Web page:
Trump concerned Zinke broke rules amid DOJ referral: report

President TrumpDonald John TrumpAmash responds to 'Send her back' chants at Trump rally: 'This is how history's worst episodes begin' McConnell: Trump 'on to something' with attacks on Dem congresswomen Trump blasts 'corrupt' Puerto Rico's leaders amid political crisis MORE is concerned about a decision by the Interior Department's Office of Inspector General to refer an investigation into Secretary Ryan ZinkeRyan Keith ZinkePuerto Rican police fire tear gas at crowds protesting governor Overnight Energy: Trump officials gut DC staff for public lands agency to move West | Democrats slam EPA over scientific boards | Deepwater Horizon most litigated environmental issue of decade Trump officials gut DC staff as public lands agency preps to move out West MORE's conduct at the agency and has reportedly told aides that he is worried Zinke may have broken the rules.

The Washington Post reports Trump has told White House officials that he is concerned about the Justice Department referral, which made headlines earlier this week and reportedly relates to a development deal near Zinke's property in Whitefish, Montana.

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The president reportedly has no plans to remove Zinke, who reportedly plans to remain in his post, according to the newspaper. Still, the news of Trump's concern comes months after EPA Administrator Scott PruittEdward (Scott) Scott PruittOvernight Energy: Trump officials gut DC staff for public lands agency to move West | Democrats slam EPA over scientific boards | Deepwater Horizon most litigated environmental issue of decade Democrats, scientists slam Trump administration actions on scientific boards Overnight Energy: Scientists flee USDA as research agencies move to Kansas City area | Watchdog finds EPA skirted rules to put industry reps on boards | New rule to limit ability to appeal pollution permits MORE left the administration after being dogged by his own allegations of misconduct.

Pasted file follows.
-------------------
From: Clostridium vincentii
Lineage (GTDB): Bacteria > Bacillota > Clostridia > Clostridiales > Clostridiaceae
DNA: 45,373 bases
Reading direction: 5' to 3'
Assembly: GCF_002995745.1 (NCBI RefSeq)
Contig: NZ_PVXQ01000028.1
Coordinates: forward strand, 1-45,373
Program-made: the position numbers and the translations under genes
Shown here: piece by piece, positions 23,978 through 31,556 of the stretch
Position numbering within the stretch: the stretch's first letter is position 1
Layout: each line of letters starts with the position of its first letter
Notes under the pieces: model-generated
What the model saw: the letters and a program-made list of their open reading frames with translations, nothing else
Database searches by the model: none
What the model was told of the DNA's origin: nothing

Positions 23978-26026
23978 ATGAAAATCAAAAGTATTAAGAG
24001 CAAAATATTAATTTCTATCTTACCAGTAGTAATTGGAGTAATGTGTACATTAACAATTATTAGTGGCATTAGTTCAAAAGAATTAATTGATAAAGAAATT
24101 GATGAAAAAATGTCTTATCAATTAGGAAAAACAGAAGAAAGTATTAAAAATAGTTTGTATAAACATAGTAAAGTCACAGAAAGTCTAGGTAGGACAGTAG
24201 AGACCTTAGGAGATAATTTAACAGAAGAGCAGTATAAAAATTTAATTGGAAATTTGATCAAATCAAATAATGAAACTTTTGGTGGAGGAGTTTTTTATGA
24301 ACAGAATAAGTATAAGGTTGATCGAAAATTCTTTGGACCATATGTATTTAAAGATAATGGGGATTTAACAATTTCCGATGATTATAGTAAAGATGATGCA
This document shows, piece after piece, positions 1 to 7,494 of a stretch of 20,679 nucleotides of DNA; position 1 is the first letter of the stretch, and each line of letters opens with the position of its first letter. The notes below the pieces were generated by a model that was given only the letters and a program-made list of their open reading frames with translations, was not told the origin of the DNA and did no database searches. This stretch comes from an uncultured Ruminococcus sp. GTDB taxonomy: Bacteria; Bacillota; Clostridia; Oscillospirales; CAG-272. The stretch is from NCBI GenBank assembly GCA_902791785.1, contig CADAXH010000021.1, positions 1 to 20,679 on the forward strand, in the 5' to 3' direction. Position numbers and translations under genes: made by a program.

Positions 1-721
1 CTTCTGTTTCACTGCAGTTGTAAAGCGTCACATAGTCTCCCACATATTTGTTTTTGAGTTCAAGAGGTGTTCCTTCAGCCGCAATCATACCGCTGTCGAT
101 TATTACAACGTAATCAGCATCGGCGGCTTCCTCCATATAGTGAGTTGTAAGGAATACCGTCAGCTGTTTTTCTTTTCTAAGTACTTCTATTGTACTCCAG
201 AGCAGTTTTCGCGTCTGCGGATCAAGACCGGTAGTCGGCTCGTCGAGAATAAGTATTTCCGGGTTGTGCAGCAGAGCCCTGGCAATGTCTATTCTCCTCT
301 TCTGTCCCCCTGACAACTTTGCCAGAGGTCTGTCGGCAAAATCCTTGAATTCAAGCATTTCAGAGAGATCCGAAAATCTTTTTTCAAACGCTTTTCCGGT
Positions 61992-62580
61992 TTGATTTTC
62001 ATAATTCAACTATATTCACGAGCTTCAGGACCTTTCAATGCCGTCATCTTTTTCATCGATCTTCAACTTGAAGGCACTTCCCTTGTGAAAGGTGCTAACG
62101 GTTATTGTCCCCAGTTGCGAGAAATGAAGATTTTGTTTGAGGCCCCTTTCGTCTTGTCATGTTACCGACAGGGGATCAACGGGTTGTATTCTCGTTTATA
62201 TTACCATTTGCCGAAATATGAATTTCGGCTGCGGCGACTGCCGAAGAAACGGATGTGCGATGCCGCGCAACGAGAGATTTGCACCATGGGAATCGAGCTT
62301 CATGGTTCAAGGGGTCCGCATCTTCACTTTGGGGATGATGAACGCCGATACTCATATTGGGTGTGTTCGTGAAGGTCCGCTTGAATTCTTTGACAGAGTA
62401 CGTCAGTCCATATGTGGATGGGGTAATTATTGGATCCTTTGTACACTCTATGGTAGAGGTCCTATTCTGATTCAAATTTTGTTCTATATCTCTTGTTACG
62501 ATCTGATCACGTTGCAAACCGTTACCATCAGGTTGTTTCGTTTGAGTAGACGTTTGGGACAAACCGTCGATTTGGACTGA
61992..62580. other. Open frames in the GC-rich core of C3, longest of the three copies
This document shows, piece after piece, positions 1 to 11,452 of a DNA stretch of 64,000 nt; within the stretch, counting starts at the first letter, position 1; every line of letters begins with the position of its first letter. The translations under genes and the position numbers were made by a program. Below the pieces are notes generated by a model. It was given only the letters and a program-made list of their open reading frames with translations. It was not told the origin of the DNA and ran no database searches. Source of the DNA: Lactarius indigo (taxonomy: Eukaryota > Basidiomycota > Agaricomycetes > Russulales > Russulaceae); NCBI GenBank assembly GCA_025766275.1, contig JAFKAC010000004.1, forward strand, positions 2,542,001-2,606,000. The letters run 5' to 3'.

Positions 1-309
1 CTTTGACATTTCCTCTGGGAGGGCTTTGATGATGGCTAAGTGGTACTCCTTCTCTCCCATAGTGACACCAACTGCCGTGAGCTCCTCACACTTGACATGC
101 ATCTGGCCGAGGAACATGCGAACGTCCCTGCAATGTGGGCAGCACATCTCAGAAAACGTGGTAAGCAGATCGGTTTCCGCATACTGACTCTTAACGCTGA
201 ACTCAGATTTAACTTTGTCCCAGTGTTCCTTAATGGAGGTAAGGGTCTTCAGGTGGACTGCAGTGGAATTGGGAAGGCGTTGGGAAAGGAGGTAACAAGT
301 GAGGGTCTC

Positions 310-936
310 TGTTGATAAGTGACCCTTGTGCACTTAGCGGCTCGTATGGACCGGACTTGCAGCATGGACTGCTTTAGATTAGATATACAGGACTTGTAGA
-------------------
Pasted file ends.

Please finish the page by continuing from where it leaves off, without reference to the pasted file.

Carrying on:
The Justice Department is reportedly now investigating whether Zinke used his official office to aid the development project in any way, and the Post reports that Zinke met with several top figures involved in the deal at his Washington office last year.

White House and Department of Energy representatives declined to comment on the story when contacted by the Post.

Zinke told CNN earlier this week that the investigation is "politically motivated" and nothing will come from the probe.

“They haven't talked to me,” he told the news outlet of the Justice Department investigators.

“It will be the same thing as all the other investigations. I follow all rules, procedures, regulations and most importantly the law. This is another politically driven investigation that has no merit," he added.

The agency's inspector general also found earlier this month that Zinke used taxpayer-funded travel for his wife, which broke internal policies against the practice.